Many people with chest pain are afraid they are having a heart attack. However, there are many possible causes of chest pain, some mildly inconvenient, some serious, even life-threatening. Any organ or tissue in your chest can be the source of pain, including your heart, lungs, oesophagus, muscles, ribs, tendons, or nerves.
When a heart condition is diagnosed your normal existence is shattered. Suddenly there are lots of questions to be answered:
- What happens now,
Can it be treated,
Does it require an operation,
Will I be able to continue working – or am I on my way to becoming a permanent invalid?
There are also new emotions to be faced; the panic-type fear every time pain strikes and brings you to a panting halt; the anxiety of suddenly not being in full control of your life and your future; and the anger that all this is actually happening to you!
Your family will have their questions and anxieties too. Like you, they want to understand what is happening to you and to be reassured everything will be all right. Joining the local hospital’s cardiac rehabilitation programm can help. You will meet other people experiencing the same anxieties and worries. There may also be a local cardiac support group you can join.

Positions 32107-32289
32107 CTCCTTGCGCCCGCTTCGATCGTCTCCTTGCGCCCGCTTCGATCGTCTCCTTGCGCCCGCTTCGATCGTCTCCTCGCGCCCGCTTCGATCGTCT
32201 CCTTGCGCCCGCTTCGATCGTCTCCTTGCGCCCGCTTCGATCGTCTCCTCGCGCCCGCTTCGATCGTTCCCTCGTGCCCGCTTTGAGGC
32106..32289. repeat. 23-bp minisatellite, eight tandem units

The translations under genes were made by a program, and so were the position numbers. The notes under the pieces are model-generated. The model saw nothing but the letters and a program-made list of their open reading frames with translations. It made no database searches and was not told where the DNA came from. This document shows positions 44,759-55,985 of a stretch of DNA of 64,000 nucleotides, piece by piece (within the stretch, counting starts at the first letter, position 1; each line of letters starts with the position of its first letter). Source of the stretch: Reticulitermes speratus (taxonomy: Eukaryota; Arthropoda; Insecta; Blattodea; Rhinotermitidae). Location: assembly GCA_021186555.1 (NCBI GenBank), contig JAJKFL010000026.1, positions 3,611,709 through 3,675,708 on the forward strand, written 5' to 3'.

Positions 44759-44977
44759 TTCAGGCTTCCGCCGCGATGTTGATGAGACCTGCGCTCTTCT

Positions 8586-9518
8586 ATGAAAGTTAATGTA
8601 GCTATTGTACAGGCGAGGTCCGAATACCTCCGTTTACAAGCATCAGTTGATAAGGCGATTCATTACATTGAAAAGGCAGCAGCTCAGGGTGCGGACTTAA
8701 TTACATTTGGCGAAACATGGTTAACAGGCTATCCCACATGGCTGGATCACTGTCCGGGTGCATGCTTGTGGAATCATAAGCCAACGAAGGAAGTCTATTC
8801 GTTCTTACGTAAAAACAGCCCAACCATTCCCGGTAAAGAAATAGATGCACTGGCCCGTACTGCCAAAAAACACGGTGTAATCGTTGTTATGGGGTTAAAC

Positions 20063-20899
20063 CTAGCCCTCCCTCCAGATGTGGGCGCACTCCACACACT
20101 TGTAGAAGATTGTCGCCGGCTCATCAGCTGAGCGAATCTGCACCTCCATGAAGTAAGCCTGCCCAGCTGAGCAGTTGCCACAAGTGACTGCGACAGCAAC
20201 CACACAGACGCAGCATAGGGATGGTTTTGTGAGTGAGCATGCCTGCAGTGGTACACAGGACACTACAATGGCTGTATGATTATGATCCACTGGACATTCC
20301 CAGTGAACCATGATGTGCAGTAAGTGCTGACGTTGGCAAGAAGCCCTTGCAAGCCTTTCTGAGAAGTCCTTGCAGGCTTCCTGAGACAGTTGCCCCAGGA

If you suffer a heart attack or an angina, you will be admitted to a hospital to improve your recovery chances and avoid complications by intervention in an environment of intensive monitoring and care. The ultimate goal is to restore you, regardless of your age, to as near normal a life-style as possible, but accepting however, some adjustments may be necessary with regard to both your physical and psychological aspects.
Coronary heart disease, or CHD, is the leading cause of death for both men and women in the United States. CHD is caused by a narrowing of the coronary arteries that supply blood to the heart, and often results in a heart attack.
Each year, about 1.1 million Americans suffer a heart attack. About 460,000 of those heart attacks are fatal. About half of those deaths occur within 1 hour of the start of symptoms and before the person reaches the hospital.
Fortunately, everyone can take steps to protect their heartand their life or that of someone else. The key is seeking medical care as soon as possible.
Did you like this article? Then you'll really want to sign up for my newsletter. It's delivered several times a week and packed with science news and analysis, stuff you won't easily find anywhere else on the web. Subscibe Here.